James Mangold's The Wolverine marks the sixth time out as the clawed bad boy mutant for Hugh Jackman, and is something of a welcome return to form after the disaster that was X-Men Origins: Wolverine back in 2009. This one works as an isolated, self -contained story, or to put it another way, it could have also been called Wolverine's Adventures in Japan.
Based on an early 1980's comic book storyline from Chris Claremont and Frank Miller, this is not a prequel to the X-Men films like the last solo Wolverine movie, but appears to take place sometime after X-Men 3: The Last Stand. Logan remains haunted by dreams of a recurring Jean Grey (once again Famke Janssen), his lost love, who pleads with him to join her in the afterlife. Jackman again plays Logan as a brooding lost soul, but with the same gruffness and occasionally humorous twinkle we've grown so used to over the past 13 years.
In this "episode" as it were, we see that Logan once saved a man named Ichiro Yashida's life in Japan right after the bomb was dropped on Nagasaki. In present day, Yashida is now dying and sends his adopted daughter Yukio (Rila Fukushima) to find his savior and bring him to him before he dies. While in Japan, Logan gets caught up in a plot by the Japanese mob and the mutant Viper to kidnap Yashida's granddaughter Mariko (Tao Okamoto) and he must step in to help out, falling for Mariko (who is his great love in the comics) in the process.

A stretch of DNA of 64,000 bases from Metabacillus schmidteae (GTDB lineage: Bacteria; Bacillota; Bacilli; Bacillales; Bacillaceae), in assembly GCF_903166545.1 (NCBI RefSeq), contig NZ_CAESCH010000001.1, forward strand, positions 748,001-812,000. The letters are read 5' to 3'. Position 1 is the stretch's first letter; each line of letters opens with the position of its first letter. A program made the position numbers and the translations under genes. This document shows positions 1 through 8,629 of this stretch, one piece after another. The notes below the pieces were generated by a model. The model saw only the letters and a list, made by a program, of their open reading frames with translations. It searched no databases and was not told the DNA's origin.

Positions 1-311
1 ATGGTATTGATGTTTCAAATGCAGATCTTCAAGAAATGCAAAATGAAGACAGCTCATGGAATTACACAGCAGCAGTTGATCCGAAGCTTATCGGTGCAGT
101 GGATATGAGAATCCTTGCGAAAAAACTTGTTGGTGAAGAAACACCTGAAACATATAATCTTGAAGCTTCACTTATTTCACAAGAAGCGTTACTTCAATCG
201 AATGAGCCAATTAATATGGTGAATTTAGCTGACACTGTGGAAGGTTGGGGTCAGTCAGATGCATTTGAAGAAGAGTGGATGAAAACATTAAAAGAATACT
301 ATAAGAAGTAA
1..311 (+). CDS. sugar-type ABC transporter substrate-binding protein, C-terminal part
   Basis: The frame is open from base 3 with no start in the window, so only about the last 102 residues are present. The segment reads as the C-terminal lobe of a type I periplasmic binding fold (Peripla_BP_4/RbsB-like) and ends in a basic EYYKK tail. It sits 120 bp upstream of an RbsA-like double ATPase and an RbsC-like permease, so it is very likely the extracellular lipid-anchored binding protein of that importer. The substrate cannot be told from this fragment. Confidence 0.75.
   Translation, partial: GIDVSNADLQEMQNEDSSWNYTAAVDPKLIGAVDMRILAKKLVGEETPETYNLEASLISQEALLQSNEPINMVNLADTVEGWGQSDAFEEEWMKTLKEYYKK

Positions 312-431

Theirs is something of a melancholy affair, and the film itself is refreshing in that it's mostly a character driven exploration of Logan's haunted soul. The Japanese setting and cast of characters gives this adventure an exotic feel, setting it apart from other X-Men movies and action films this summer. There are some good action scenes involving a horde of Japanese ninjas and a thrilling fight atop a speeding bullet train that leaves you with the bang for your buck, and the three key female performances in the film are all meaty and effective; from Yukio, who's also a mutant with psychic powers, to Mariko, vulnerable and appealing as the possible antidote to Logan's damaged psyche, and Viper, a villain with a toxic tongue, played with great scenery chewing heft by Russian actress Svetlana Khodochenkova.
After the terrible X3 and Origins films, the franchise took a big step in the right direction with First Class a couple years ago, and it continues that way here, with a satisfying, low key and character driven film, that only devolves into the typical action movie climax in the last 15 minutes or so. It's a far worthier solo outing for the Wolverine this time around, and be sure to stay tuned for the credits, which include a stinger that brings back some old favorites and sets up the much anticipated Days of Future Past next May- which promises to be the colossal and epic X-Men film featuring past and present ensembles that fans have been awaiting for a long, long time. To be continued..
* * 1/2